Tuesday's my favorite day! It's the day of new releases! If I'm not mistaken, James Salter's new novel, All That Is
(Knopf), is newly available, although I cannot bring up James Salter without mentioning his most amazing novel, Light Years
, one of my favorite marriage novels (right up there with Paula Fox's Desperate Characters
), and may I recommend the North Point Press edition
of Light Years
, of which the Blue Room has two copies. North Point Press, I miss you!
Before I forget: Jay Ponteri here, author of Wedlocked (Hawthorne Books), confessed bibliophile, embedded in the Blue Room of Powell's, blogging on Powells.com about the Powell's experience.
Powell's opens at 9 a.m., and around 9:30, the Blue Room booksellers roll out the fiction and poetry carts for shelving. Imagine the home team coming out from the locker room onto the court to an ecstatic crowd of fans. To see all of the new books together — like a new employee orientation? — before being shelved, before mixing in with all of the other books, the new Dara Wier (You Good Thing) finding a comfy spot next to Dara Wier's Selected Poems, or the new Armantrout (Just Saying) cozying up to a used copy of John Ashbery's April Galleons, perhaps emitting cozy aesthetic signals a few shelves over to Michael Burkard's selected poems, Envelope of Night, which is trying but failing to ignore (the way one avoids an extremely gregarious person at a reception) the poetry anthology directly across from it, Poems for Weddings.
Getting here early, I can grab the cleanest copy of whatever new book after which I've been pining. Anne Carson's Red Doc>. Charles Simic's New and Selected Poems: 1962-2012. The NYRB reissue of Renata Adler's Speedboat.
With any book I buy, the dust jacket or paper cover should have stiff, unbent corners, free of dust and dirt or inadvertent slices made by the box cutters the fine folks in Shipping and Receiving wield to open and unpack cartons. If you are a Blue Room employee, you have probably seen me sorting through new, faced-out copies of the same title to find the cleanest copy!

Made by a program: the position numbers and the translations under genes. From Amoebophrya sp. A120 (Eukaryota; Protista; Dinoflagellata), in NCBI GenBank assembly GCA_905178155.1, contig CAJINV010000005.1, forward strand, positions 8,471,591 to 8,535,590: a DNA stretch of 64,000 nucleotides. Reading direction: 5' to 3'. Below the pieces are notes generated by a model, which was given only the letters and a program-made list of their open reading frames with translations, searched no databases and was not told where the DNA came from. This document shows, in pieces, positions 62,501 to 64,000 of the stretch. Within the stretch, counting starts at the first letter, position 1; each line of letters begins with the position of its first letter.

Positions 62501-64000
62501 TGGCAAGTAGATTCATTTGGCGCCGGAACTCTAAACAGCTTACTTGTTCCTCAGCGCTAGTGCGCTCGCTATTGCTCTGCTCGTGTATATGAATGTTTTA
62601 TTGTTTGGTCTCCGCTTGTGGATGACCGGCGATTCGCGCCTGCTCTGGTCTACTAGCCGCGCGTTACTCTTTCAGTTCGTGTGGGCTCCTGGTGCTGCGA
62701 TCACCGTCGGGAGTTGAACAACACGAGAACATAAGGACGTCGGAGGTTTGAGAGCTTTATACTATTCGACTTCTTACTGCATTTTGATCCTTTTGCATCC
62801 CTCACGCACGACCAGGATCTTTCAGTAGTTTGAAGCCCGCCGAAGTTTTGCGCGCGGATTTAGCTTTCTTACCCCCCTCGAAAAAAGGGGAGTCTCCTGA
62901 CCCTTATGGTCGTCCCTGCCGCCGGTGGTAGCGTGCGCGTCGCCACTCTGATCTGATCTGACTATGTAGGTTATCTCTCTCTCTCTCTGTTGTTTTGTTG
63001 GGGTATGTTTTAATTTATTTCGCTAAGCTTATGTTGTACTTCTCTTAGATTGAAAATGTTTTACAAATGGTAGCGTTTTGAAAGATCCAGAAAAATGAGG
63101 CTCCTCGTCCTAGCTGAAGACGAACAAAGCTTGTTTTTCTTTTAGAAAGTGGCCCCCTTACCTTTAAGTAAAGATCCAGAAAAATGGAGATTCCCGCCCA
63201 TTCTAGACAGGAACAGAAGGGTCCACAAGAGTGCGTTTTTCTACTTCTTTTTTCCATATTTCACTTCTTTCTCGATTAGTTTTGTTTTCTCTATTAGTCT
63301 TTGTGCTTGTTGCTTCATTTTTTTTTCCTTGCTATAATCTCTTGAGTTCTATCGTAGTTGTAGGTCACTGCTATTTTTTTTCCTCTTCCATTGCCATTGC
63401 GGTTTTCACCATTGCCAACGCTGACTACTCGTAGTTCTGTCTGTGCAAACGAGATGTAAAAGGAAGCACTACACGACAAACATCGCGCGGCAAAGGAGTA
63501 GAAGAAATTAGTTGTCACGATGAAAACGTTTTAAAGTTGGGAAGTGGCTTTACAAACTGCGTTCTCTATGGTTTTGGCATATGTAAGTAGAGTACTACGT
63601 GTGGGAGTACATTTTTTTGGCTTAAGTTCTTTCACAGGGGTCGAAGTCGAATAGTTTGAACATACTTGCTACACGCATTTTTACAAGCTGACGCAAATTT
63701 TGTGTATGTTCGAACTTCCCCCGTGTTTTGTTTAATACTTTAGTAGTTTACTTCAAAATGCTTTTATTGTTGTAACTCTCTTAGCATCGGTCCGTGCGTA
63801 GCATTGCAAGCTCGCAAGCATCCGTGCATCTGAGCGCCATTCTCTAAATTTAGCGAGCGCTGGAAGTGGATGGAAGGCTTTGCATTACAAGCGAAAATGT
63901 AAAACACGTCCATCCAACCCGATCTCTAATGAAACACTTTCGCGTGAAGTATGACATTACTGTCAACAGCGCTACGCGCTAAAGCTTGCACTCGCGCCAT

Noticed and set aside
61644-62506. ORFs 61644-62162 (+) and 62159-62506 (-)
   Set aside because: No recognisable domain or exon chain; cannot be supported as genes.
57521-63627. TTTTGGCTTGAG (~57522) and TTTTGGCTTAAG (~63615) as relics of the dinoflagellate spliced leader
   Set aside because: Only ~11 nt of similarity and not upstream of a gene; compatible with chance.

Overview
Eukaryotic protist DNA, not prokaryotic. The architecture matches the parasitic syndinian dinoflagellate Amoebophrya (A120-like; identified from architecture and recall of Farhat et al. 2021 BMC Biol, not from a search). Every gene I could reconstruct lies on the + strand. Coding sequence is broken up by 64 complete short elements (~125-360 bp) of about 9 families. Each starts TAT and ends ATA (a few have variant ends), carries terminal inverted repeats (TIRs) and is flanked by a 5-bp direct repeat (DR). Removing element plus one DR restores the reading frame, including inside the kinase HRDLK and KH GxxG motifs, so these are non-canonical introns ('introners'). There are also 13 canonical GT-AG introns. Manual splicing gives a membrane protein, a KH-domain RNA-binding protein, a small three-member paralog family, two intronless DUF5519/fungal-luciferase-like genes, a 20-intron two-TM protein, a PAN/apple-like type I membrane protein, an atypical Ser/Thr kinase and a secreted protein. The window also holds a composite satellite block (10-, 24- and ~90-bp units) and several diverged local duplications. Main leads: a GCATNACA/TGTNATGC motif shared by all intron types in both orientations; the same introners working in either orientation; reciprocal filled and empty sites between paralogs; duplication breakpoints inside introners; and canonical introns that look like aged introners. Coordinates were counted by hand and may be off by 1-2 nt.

As a very, very responsible book owner, I do not bend the corners of covers and dust jackets. I realize this is all illusion upkeep — my desire to be eternal — but at least I recognize the illusion to the extent I can laugh to myself at myself while fastidiously brushing box dust off the white cover of Mary Ruefle's Madness, Rack, and Honey: Collected Lectures.
I'm a "peeper," which means as I read, I don't open the book's boards too widely so as not to crack the book's spine. I open the book only slightly. From another reader-person's perspective, it might look as if I'm peeping into the book, as if something inside might jump out and attack me! My friend Jeremy does a spot-on imitation of me peeping-reading.
I do not write in my books, or if I want to write in a book, I buy an extra copy or a trade paperback copy and mark the Shit Out of It. If you can't keep the book in perfect condition, then you might as well obliterate it beautifully. Reminds me of Lars von Trier's film Melancholia.
My friend and poet Emily Kendal Frey
mentioned to me that poet Anthony Madrid (I Am Your Slave Now Do What I Say) marked up a copy of her stunning book of poems, The Grief Performance, with margin notes and annotations and then mailed it to Emily as a gift.
My current struggle is twofold. One, staying within the agreed-upon book budget (no longer have a credit card), and two, not getting too many copies of a single title.
"What did the SuperFreak just say?" The Close Reader of this blog asks. "Why do you need more than one copy of a single book? You really are fucked up."
OK, perhaps I really am fucked up. (See Wedlocked by Jay Ponteri.)
One copy I give myself permission to bend corners, ruffle, and crease dust jackets. This first copy I call my "reading copy." Second copy is my shelf copy, the pristine copy; of course I won't die, of course I will never age, of course every woman I desire desires me and Kim and Thurston didn't divorce and Mr. Gladstone the pug and Chewbacca the wooky pug will never ever ever ever die.
I can always pull the pristine copy off the shelf and try to reexperience the beauty (the ecstasy!) of holding that clean copy for the first time, whatever Tuesday it was, just after it was published and released.
"But why, my FreakyBaby, do you need more than two pristine copies?"
For example, I own THREE pristine trade paperback copies and TWO pristine hardcover copies of Madness, Rack, & Honey: Collected Lectures by Mary Ruefle (that's in addition to reading copies in both trade paperback and hardcover).
"Would you call this hoarding behavior? Kind of?"
When the apocalypse comes and the Planet Earth loses electricity, when we HUMANS are cut off from all Sources of External Power, all of you Kindle and NOOK people will be FUCKED, and I will be SET UP.
More from Jay Ponteri on PowellsBooks.Blog: